Our shoulder joints have the greatest range of motion of any of the musculoskeletal joints in our bodies. The shoulder joint is really two joints, the glenohumeral joint between the arm bone (hume ...View Article
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|Chiropractic Care Can Create Good Posture|
Most of our daily activities work against good posture. We spend large portions of our days sitting in a chair, peering at a computer terminal. Muscles tighten and joints get stiff as we deal with our daily tasks and responsibilities.
Neck muscles, lower back muscles, thigh muscles (quadriceps and hamstrings), and calf muscles tighten, lose their mobility, and become stiff and sore. Aches and pains add their burdens to chronically poor posture. Over time we become even less of the person we were meant to be, perhaps even feeling worn down by life.
Chiropractic care helps you reverse these downward spirals. Chiropractic care helps you restore good posture by relieving mechanical stresses and strains and by causing your musculoskeletal system to become more flexible and resilient. The result is improved range of motion, reduced pain, and an enhanced sense of well-being.
Most people think good posture is a matter of sticking out one's chest and pulling back one's shoulders. Telling someone that their posture needs improvement usually results in a predictable response as they automatically apply these muscular stresses. Unfortunately, this is not an effective way to develop good posture.
Good posture is very important, because it helps prevent or at least minimize common musculoskeletal problems like chronic back and neck pain. Poor posture can not only cause and contribute to chronic musculoskeletal pain, but it's also implicated in gastrointestinal and endocrine diseases and many other disorders because it interferes with normal functioning of your heart and lungs. This can cause metabolic processes to deteriorate due to lack of normal oxygen supply.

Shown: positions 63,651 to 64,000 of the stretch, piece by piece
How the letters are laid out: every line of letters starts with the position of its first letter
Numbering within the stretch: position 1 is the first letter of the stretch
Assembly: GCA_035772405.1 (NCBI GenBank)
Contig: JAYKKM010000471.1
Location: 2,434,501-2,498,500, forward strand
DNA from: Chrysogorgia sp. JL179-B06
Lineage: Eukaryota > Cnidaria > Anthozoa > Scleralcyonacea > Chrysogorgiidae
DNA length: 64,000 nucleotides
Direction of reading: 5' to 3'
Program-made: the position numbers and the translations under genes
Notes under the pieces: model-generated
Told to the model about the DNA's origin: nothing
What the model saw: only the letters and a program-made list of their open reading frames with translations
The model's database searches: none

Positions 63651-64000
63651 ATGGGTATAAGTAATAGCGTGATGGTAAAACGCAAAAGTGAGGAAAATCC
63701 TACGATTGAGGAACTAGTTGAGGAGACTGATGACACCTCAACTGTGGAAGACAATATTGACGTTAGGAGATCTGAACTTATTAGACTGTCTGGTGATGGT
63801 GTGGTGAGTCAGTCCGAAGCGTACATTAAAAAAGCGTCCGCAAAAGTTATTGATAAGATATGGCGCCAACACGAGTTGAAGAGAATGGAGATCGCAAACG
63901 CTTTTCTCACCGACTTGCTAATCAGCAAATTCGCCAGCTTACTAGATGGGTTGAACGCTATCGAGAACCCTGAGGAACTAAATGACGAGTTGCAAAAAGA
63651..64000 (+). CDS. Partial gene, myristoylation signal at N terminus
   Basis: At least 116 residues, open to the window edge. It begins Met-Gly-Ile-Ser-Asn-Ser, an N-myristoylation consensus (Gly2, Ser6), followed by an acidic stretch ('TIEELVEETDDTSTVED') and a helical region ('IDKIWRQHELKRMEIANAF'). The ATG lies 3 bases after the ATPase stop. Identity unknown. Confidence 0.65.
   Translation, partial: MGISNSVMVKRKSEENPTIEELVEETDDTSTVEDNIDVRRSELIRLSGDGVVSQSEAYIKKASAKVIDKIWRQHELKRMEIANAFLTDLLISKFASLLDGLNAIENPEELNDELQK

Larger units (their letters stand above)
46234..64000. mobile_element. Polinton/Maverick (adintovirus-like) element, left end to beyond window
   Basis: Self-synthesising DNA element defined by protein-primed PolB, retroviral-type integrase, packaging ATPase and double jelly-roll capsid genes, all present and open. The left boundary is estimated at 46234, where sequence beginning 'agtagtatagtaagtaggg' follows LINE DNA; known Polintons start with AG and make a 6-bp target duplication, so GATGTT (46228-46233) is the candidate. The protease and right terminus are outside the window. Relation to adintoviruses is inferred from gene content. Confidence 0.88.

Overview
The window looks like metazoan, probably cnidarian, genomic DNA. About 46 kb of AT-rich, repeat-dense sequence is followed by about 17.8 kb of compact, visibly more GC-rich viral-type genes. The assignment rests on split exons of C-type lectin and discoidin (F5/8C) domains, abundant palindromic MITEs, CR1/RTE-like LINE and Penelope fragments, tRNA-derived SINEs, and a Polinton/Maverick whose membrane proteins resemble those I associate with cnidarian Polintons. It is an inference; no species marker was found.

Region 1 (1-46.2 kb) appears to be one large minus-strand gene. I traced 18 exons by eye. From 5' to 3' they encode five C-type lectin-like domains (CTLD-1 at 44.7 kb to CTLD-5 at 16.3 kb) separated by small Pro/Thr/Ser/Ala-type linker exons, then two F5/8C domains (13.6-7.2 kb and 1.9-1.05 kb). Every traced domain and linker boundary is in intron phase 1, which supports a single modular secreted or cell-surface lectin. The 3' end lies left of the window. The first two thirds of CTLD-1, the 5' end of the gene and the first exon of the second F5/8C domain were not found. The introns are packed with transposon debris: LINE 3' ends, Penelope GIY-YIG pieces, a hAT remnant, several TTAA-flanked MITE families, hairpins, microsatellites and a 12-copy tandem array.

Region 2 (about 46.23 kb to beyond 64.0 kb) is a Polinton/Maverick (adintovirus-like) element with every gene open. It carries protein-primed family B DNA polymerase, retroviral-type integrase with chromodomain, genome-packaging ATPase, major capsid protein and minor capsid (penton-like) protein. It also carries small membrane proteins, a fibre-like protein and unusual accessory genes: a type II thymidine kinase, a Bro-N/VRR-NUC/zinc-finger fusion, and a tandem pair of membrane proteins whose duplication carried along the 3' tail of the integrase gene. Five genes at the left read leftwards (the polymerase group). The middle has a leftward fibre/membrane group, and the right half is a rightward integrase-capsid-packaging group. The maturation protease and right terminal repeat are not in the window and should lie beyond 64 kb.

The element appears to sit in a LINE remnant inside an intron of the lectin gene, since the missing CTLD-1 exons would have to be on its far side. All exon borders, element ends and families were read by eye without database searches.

Good posture should be the most natural thing in the world. Active children who are happy and healthy will usually have good posture, at least early in life. Perhaps bad posture begins with the changes in gait that happen when a child starts wearing shoes most of the time, or when he spends many hours in school hunched over a desk. Or sometimes poor posture can begin with more of a psycho-emotional cause such as feeling depressed or lacking confidence in oneself, and unfortunately, maintaining poor posture will only reinforce those feelings.
The majority of people, with protruding stomachs, slumped shoulders, and necks that protrude far in front of their body's center, don't even know what good posture is or what it feels like. We may have been told to "stand up straight" or "stop slouching", but how exactly do we do that and make it a regular habit?
1Movahed M, et al: Fatigue sensation, electromyographical and hemodynamic changes of low back muscles during repeated static contraction. Eur J Appl Physiol Sep 30, 2010 (Epub ahead of print)
2Edmondston SJ, et al: Postural neck pain: an investigation of habitual sitting posture, perception of 'good' posture and cervicothoracic kinaesthesia. Man Ther 12(4):363-371, 2007
3Prins Y, et al: A systematic review of posture and psychosocial factors as contributors to upper quadrant musculoskeletal pain in children and adolescents. Physiother Theory Pract 24(4):221-242, 2008